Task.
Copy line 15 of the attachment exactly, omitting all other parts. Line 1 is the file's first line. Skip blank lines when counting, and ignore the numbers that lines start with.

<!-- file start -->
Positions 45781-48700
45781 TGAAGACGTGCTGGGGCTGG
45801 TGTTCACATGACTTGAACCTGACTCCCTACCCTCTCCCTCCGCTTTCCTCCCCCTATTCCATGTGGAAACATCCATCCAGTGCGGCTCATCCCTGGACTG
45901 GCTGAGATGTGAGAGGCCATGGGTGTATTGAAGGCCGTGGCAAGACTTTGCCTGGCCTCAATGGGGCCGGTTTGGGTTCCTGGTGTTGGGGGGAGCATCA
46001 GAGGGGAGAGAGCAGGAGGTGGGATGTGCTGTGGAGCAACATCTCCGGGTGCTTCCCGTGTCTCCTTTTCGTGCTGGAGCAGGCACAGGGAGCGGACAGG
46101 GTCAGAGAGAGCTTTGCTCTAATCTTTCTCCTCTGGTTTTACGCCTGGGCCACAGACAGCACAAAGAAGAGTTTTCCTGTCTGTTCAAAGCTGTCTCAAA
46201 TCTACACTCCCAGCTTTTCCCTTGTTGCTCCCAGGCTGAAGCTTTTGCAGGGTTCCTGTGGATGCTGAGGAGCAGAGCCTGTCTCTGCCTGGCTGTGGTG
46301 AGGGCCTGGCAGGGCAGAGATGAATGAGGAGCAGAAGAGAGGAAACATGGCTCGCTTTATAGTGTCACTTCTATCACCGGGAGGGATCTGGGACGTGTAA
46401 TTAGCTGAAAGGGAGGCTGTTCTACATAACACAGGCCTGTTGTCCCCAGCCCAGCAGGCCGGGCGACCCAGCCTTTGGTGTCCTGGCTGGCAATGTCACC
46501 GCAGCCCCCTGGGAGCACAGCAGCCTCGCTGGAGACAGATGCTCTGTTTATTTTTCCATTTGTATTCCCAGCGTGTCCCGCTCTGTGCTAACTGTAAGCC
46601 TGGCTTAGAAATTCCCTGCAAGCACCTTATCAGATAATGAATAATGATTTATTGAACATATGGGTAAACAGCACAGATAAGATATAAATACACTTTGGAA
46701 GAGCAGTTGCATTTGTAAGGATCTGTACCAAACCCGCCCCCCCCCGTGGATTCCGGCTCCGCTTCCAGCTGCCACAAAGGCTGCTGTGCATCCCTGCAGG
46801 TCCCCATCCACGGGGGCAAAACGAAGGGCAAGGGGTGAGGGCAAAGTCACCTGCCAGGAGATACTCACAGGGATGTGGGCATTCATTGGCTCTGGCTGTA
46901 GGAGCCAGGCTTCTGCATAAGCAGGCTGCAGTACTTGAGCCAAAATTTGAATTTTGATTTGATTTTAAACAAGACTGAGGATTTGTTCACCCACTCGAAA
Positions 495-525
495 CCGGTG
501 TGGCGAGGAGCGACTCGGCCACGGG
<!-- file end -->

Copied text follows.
Positions 495-525